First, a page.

By Vicki Brown, Word&Way Associate Editor
Parking needs and a small lot led to ministry with big men at Lincoln University this fall.
Finding a parking spot relatively close to a class or building often is a challenge for faculty, staff and students. Many try to use Concord Baptist Association's parking lot across the street from LU's science building. Most rarely ask first.
For the past year and a half, Lincoln head football coach Lamar Parrish and the equipment manager always have, according to Brian Valentine, director of the Baptist Student Union, housed at the associational office.
Valentine had been praying that "God would do something unexpected" in the fall semester on the historically African-American campus in Jefferson City.
The first time the equipment manager asked for parking privileges this fall, Valentine asked if the football staff would let him to do something for the players.
Coach Parrish allowed Valentine and students active in the BSU ministry to distribute "survival kits" Valentine had received from Campus Crusade for Christ, a nondenominational ministry to college students.
Then Parrish invited the BSU director to provide a devotion and prayer at each Tuesday night team meeting and to be the team's chaplain throughout the football season.
"We had prayed that God would open opportunities to expand the ministry and to build rapport," Valentine said. "This has been humongous."
Because the BSU men's cell group meets on Tuesdays as well, Valentine always took a few students with him to the football meeting. "It showed them [players] that others live out their faith…. Those students brush their teeth and interact with them [players] in the dorms…. It is important for them to see the correlation between faith and life," Valentine said.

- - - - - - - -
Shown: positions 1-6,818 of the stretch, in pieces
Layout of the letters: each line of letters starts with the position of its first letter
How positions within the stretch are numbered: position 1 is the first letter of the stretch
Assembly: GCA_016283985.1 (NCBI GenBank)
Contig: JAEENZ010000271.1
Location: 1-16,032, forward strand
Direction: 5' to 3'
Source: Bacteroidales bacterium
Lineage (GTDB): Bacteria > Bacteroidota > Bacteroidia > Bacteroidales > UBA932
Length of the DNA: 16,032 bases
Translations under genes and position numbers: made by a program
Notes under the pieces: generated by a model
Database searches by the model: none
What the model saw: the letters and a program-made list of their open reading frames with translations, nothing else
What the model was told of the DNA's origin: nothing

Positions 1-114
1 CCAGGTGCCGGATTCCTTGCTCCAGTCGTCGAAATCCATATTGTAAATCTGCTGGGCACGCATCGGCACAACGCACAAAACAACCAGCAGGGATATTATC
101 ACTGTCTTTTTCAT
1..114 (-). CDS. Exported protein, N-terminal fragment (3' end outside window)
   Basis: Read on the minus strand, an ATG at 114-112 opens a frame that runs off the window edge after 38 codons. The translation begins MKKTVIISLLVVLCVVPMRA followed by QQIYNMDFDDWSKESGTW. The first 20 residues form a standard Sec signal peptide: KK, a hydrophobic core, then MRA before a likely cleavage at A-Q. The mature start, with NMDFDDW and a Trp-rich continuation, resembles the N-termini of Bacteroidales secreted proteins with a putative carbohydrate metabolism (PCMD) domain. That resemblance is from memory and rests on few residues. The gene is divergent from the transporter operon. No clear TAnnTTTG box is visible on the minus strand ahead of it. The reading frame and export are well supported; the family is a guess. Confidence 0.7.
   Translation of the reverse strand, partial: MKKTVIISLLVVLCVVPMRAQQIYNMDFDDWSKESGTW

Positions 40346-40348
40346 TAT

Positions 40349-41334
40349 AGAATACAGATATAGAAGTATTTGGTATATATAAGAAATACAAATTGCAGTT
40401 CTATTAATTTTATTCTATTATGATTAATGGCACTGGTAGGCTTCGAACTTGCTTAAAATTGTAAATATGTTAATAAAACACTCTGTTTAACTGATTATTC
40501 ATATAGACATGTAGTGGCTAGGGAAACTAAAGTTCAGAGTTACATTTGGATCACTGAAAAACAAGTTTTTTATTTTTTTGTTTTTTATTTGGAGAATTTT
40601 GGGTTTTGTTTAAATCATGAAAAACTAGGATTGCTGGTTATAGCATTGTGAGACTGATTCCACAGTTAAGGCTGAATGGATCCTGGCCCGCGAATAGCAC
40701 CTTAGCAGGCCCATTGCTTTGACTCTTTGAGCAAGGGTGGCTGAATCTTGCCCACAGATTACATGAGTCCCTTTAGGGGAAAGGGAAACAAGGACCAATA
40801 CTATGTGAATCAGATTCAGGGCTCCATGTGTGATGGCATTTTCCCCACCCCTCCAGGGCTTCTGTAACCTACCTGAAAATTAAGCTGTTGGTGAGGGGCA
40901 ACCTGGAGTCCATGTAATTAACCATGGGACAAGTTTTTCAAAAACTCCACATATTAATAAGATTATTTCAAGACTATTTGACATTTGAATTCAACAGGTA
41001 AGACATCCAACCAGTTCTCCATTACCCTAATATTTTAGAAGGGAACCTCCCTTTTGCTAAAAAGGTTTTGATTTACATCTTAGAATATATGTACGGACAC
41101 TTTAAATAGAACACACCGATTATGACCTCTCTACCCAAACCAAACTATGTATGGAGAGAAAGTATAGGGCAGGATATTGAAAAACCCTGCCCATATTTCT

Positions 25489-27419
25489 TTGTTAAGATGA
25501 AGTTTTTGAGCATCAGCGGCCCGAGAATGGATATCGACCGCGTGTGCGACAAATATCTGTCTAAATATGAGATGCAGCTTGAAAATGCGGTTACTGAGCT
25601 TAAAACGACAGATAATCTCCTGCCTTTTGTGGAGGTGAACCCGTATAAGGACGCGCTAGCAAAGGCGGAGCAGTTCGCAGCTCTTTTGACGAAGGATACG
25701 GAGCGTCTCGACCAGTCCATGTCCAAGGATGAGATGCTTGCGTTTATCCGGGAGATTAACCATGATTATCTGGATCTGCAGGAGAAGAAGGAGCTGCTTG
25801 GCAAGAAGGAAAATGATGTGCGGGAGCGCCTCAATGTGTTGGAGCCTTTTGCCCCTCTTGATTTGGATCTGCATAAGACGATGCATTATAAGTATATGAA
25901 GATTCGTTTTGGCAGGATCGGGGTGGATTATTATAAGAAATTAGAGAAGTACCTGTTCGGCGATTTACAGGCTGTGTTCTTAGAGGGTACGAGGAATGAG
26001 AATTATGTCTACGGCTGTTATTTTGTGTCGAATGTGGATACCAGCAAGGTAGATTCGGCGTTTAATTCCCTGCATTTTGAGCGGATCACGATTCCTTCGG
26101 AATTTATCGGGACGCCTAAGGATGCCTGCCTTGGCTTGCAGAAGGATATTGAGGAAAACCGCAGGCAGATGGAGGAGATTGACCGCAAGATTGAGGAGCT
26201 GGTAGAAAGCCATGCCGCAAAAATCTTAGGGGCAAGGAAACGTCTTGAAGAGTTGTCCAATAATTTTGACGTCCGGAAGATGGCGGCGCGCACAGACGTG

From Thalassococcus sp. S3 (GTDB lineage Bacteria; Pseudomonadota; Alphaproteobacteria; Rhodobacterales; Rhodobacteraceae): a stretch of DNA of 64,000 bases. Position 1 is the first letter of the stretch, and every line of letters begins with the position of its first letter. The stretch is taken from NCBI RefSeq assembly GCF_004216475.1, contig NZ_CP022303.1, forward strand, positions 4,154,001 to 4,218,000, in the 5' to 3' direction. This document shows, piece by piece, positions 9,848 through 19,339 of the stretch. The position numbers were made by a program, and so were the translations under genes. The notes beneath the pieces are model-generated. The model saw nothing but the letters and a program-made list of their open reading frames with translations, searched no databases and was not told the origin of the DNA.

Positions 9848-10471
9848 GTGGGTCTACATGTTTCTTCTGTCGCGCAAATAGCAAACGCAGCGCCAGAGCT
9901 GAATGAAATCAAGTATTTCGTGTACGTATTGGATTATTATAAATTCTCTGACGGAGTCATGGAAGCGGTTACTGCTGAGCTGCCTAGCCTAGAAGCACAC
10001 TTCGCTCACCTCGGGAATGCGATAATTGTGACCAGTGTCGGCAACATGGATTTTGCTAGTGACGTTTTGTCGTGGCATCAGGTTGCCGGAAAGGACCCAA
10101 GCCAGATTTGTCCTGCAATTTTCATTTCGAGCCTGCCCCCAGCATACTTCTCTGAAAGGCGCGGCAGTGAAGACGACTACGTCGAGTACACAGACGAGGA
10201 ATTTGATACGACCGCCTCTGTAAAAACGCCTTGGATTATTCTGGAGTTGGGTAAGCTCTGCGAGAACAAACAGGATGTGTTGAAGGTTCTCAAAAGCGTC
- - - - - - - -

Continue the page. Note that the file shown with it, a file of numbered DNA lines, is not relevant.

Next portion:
Students also prayed with players before each home game.
Studies in the men's cell group have focused on leadership and godliness. Valentine used the same topics with players. "I believe there are a lot of correlations between football and the life God called us to as men," he said. "I want to help them see the practical side of living Christianity."
Although building relationships takes time, Valentine said he has seen some response to the BSU's efforts. At the beginning of the season, he asked the coach for a team roster, which included about 100 names.
The director and students prayed consistently for all 100, even though injuries, grades and other circumstances pared that number down during the first few weeks.
A young man who only had the chance to play in one game remembered Valentine and visited him at the office. "My walk with God has not been what it should have been," he told the director.
The pair spent more than an hour that day talking about the player's life and changes he needed and wanted to make. He hasn't missed a Thursday night BSU Bible study or the men's cell group since then.
Recently, the player shared his faith with an individual for the first time. "To see the look on his face and to see his faith was amazing," Valentine said.
A few other players have joined BSU students from time to time, as well. "We've seen something small, but we are still able to see God's power," he added.
BSU director since 2002, Valentine said the Bible study "started with me, Leah Porter and Jamere Brown praying that God would miraculously work." Now they see at least 30 students in Bible study each week.
Students are praying that the opportunity to minister to football players opens doors to outreach to players in other sports, particularly in baseball and sports that traditionally have not been as strongly supported as football.
Valentine hopes BSU students will be allowed to distribute water to players or possibly to help with concessions.
Meanwhile, the director and his students already are praying for next fall — for team unity, for God to raise up godly men and that Lincoln's football players would strive to be godly men.